Cool Hand Luke (1967)

A classic Deep South prison movie with Paul Newman as a nonconformist struggling against the brutal inhumanity of the men in charge.

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“The paraphernalia necessary to the story is familiar from any number of prison camp films... but Cool Hand Luke is given that little extra... by the camerawork... and Paul Newman[’s]... brilliant performance.”
Monthly Film Bulletin, January 1968

Made at the height of 60s upheaval in US society, Stuart Rosenberg’s prison drama vividly embodies the spirit of its decade in its celebration of the indomitable individualist.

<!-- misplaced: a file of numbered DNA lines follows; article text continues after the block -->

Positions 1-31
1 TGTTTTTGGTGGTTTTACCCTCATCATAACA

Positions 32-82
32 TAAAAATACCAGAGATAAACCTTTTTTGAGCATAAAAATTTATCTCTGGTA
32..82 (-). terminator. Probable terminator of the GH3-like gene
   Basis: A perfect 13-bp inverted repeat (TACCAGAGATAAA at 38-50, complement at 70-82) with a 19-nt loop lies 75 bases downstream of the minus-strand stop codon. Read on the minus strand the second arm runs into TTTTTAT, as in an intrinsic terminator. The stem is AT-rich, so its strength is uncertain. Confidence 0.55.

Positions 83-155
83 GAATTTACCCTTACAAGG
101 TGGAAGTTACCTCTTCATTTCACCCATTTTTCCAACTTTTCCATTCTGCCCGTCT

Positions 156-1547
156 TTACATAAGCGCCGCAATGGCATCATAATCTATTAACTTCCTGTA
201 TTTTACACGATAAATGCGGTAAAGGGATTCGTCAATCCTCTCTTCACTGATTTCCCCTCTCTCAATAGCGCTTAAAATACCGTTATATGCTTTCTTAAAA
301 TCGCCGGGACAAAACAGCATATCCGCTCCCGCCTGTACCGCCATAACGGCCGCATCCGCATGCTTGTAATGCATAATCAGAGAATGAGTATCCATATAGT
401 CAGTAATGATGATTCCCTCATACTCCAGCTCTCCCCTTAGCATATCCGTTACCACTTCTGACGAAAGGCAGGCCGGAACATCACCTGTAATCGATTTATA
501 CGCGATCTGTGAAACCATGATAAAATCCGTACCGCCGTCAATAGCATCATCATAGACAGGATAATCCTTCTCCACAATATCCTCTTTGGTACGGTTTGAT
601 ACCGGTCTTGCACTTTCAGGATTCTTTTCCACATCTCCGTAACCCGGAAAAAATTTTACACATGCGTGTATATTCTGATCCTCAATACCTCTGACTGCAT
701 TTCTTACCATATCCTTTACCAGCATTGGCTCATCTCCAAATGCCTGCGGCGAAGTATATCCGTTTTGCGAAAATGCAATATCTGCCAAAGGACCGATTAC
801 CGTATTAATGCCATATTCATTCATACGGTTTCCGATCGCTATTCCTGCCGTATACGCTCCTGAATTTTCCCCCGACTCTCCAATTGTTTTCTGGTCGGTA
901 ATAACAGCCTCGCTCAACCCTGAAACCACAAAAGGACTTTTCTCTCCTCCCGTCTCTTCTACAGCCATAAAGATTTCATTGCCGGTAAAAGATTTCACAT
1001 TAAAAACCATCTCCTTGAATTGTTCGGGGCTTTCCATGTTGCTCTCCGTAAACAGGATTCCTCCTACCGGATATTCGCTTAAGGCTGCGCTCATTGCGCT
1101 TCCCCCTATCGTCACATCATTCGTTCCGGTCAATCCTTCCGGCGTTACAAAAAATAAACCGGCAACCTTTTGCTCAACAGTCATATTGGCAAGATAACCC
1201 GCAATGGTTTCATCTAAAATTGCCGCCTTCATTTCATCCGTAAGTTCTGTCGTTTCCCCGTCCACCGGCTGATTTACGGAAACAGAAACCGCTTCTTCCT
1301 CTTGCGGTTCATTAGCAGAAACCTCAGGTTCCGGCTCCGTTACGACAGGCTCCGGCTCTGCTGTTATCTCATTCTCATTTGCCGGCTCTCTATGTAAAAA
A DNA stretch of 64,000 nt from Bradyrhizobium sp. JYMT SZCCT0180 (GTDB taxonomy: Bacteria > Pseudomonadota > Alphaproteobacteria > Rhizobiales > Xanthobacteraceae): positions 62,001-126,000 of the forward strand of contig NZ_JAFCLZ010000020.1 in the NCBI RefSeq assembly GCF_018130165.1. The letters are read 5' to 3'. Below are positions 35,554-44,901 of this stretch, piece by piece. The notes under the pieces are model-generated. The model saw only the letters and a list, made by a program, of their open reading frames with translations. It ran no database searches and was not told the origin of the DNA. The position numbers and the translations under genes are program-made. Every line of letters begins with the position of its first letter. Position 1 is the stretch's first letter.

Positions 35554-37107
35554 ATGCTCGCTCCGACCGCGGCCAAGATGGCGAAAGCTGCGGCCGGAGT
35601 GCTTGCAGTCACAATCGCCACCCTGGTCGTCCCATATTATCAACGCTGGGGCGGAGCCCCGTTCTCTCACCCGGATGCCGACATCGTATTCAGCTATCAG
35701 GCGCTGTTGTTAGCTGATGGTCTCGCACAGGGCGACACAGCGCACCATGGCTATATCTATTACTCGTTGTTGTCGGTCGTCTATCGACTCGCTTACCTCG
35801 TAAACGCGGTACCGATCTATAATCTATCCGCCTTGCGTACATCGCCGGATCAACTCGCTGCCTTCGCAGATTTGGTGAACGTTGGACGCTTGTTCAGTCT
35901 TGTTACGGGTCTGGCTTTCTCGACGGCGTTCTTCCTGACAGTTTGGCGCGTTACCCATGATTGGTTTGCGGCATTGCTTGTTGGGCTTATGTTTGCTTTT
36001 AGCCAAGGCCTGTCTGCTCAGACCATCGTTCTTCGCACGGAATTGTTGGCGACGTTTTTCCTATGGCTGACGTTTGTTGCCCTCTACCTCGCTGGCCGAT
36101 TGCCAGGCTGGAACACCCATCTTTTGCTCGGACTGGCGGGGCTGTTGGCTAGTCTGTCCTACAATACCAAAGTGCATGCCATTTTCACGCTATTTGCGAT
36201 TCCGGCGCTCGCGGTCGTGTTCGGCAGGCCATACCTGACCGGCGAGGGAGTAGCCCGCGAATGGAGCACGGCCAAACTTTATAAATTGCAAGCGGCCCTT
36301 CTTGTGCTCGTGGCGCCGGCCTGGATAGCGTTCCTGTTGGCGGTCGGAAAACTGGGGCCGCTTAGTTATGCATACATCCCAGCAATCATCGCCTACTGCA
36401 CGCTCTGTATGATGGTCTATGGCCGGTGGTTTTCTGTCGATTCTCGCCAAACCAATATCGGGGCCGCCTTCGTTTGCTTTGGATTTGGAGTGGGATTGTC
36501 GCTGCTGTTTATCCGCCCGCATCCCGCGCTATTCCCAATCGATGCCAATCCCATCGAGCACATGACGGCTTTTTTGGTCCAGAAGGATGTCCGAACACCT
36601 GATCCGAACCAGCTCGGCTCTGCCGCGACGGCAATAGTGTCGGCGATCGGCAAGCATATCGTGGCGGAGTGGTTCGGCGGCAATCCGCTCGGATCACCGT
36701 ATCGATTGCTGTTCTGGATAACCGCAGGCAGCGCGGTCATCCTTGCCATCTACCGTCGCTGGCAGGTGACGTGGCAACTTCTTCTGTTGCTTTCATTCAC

Landed on a chain gang for the crime of cutting the heads off a row of parking meters, Paul Newman’s Luke Johnson challenges any rule maker with smiling defiance. First is the top-dog inmate Dragline (an Oscar-winning George Kennedy), then the guards. When Luke escapes, a pursuing fury takes the shape of Boss Godfrey, “the man with no eyes” (Morgan Woodward), whose mirrored sunglasses blot out any chance of human sympathy.

The judgement of the Captain (Strother Martin) on Luke’s incorrigibility – “What we’ve got here is failure to communicate” – famously summed up America’s troubles in the late 1960s.

Newman rejoined director Rosenberg to play an amoral grifter in WUSA (1970), a poor cowboy in Pocket Money (1972) and detective Lew Harper in The Drowning Pool (1975).

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